Still Want a Credit Card?
What's a Credit Report?
A credit report is a record of how well you pay your bills. When you apply for a loan (like a car loan or a mortgage to buy a house), or even when you’re just renting an apartment, people will check your credit report to decide whether or not to rent to you or loan you money, and how much to charge you for the loan. That’s another reason to be careful with credit cards: if you miss payment deadlines on your cards, that can stay on your report for up to seven years. This means that when you turn 26, how well you paid your creditors when you were 19 might determine whether or not you can get a loan for that car you always wanted, or whether you're able to rent an apartment. It can even affect your ability to get a job: some employers will look at your credit report to help determine if you’re responsible or not.
You can check your credit report for free once a year at www.annualcreditreport.com, or by calling 1-877-322-8228. You can also make a request by filling out this form and mailing it to: Annual Credit Report Request Service, P.O. Box 105281, Atlanta, GA, 30348-5281.
When you check your report, look for errors. Some people who come out of care have family members who have taken their Social Security numbers and run up debt in their name. It's important to set the record straight, since companies who believe you owe them money can take away any money you put in a bank. The first step is to explain the errors in your report to each of the three Credit Reporting Agencies that issued your credit reports. Their web pages detailing how to dispute errors can be found here:
Scam Alert: Annual Credit Report is the only place you should go to get your free credit report, and remember that you can only get one free report a year. Many other websites, like freecreditreport.com and gofeecredit.com claim to offer free credit reports. But when you read the fine print, you’ll find that they will also enroll you in a “credit monitoring” service and start charging you $12 to $18 a month for it. That’s up to $216 a year for something you don’t need!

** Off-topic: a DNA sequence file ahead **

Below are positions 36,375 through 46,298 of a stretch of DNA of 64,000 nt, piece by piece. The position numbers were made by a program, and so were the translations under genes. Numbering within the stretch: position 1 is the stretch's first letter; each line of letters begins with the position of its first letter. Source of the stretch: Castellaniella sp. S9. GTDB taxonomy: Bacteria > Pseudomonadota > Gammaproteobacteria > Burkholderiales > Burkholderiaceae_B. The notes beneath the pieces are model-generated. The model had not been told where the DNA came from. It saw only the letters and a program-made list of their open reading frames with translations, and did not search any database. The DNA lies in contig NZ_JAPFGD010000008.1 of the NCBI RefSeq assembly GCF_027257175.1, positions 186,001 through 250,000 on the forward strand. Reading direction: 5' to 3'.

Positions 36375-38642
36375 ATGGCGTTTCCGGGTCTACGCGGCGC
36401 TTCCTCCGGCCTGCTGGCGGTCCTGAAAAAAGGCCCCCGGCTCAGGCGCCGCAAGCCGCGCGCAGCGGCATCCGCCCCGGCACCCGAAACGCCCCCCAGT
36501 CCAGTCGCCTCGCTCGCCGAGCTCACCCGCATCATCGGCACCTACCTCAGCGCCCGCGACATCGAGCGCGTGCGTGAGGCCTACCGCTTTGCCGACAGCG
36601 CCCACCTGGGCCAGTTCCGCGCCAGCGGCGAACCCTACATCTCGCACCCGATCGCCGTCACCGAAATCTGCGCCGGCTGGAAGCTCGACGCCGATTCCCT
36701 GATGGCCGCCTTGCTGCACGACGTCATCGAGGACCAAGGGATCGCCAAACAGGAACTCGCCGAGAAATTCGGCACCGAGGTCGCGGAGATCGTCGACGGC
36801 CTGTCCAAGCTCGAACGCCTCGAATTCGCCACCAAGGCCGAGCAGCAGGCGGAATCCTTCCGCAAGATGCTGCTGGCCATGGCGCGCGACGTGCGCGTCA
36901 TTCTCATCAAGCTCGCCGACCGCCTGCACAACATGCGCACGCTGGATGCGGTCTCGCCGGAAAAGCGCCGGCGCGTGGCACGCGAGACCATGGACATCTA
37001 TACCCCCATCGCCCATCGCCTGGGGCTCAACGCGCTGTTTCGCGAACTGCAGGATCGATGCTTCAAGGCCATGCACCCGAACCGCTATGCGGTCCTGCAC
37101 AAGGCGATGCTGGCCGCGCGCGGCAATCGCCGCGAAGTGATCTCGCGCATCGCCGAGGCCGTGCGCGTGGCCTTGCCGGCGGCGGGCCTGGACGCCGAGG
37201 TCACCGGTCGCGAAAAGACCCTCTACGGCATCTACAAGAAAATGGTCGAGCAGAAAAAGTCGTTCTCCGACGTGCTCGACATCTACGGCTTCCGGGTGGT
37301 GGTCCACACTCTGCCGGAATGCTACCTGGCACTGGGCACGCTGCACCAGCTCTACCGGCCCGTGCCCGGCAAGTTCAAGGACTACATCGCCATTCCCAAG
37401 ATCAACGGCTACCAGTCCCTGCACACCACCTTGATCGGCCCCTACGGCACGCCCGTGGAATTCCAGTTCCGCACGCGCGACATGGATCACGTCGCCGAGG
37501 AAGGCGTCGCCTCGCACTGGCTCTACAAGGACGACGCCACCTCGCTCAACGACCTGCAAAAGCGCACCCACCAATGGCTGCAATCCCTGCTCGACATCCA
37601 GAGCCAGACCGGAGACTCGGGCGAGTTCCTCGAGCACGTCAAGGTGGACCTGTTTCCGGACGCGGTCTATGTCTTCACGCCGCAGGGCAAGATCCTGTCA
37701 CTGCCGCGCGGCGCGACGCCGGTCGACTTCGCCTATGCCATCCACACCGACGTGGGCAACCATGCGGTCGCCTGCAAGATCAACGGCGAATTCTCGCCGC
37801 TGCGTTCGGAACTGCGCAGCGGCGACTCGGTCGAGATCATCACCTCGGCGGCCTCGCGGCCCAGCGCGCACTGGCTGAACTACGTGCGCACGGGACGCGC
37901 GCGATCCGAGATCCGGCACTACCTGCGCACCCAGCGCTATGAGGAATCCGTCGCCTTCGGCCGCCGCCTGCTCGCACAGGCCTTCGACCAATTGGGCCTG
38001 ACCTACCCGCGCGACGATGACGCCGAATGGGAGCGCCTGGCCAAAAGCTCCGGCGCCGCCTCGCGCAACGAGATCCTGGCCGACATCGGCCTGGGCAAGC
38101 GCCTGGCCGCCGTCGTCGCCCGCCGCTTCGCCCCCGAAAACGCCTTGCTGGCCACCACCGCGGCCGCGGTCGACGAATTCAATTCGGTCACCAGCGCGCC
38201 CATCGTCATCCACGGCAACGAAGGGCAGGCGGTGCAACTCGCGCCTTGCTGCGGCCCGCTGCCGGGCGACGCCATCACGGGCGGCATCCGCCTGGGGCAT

There are also a lot of sites out there that promise to help you improve your credit, for a fee. Don’t fall for it. Anything they offer, you can do yourself for free. For more information on these scams, check out the Federal Trade Commission’s page on how to repair your credit.
When I was 19, I started worrying about aging out of care, and I decided to get serious about my finances. I read a lot of books about personal finance, and I learned that one difference between rich people and poor people is that rich people build their money by investing in things like stocks, bonds and money market accounts, where your money can earn a lot more than it does in a savings account.
So after I had saved a couple of thousand dollars, I decided to try investing it. My foster mom and I met with a financial advisor, a professional who gets paid to help other people invest their money. She suggested putting my money into a mutual fund (which distributes your money across a variety of different stocks and bonds) and a special account called a Roth IRA.
I knew very little about these investments that I had signed an agreement for. Although the advisor explained to me what the investments were about, I was still very confused. I felt as if she was almost speaking another language. She kept on bringing up financial terms like compounding, expense ratio and dividends. At the end of each sentence I thought to myself, “Huh?” The only reason I went along with the investments was because my foster mom trusted the advisor, and that made me feel comfortable enough to trust her too.
Months later, I hadn't heard another word from this financial advisor and I was stuck paying fee after fee. The money in my newly invested accounts never grew, no matter how well the stocks performed, because I was stuck with so many fees. There was a time when I was charged up to $200 in maintenance fees for my mutual fund. Eventually I closed my accounts rather than pay another fee.
I want to share this experience with you because there are people out there who will take advantage of you when you don’t know much about investing your money. And when the whole stock market takes a big fall, as it did in 2008, even people who thought they knew what they were doing can lose big on their investments. So it’s important that you financially educate yourself as much as possible. That way, you are the one with the most control over your money.
To start, consider signing up for a financial literacy class--the New York Public Library is one place that offers them free through its Money Matters program. If you’ve already got a savings account and want to learn more, check out the resources we list here.
Recommended Books on Personal Finance
Investing from Scratch: A Handbook for the Young Investor by James Lowell
The Money Book for the Young, Fabulous & Broke by Suze Orman
Rich Dad, Poor Dad by Robert T. Kiyosaki with Sharon L. Lechter, C.P.A.
The Wall Street Journal Personal Finance Workbook by Jeff D. Opdyke
The Complete Idiot’s Guide to Personal Finance in Your 20s & 30s by Sarah Young Fisher and Susan Shelly